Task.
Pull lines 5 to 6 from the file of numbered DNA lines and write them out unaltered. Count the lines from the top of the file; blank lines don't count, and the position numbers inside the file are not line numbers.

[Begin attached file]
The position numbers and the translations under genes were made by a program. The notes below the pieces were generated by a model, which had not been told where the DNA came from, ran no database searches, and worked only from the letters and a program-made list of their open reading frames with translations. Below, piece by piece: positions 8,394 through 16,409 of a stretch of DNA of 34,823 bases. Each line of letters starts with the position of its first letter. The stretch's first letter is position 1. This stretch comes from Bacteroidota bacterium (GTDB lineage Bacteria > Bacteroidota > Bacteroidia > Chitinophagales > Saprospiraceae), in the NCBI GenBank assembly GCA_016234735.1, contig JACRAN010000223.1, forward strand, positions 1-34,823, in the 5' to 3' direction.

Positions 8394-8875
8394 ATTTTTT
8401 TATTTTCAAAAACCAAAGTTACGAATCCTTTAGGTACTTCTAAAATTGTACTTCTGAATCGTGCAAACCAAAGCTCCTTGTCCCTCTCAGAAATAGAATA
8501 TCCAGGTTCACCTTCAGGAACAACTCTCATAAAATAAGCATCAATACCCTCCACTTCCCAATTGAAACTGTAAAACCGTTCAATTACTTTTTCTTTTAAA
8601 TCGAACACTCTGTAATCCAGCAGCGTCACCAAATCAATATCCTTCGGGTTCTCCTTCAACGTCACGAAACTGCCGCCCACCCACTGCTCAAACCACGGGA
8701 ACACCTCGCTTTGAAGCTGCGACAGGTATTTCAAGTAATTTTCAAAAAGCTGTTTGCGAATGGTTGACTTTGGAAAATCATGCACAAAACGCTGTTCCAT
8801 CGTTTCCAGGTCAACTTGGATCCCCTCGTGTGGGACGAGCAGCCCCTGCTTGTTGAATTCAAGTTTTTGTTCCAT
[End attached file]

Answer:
8501 TCCAGGTTCACCTTCAGGAACAACTCTCATAAAATAAGCATCAATACCCTCCACTTCCCAATTGAAACTGTAAAACCGTTCAATTACTTTTTCTTTTAAA
8601 TCGAACACTCTGTAATCCAGCAGCGTCACCAAATCAATATCCTTCGGGTTCTCCTTCAACGTCACGAAACTGCCGCCCACCCACTGCTCAAACCACGGGA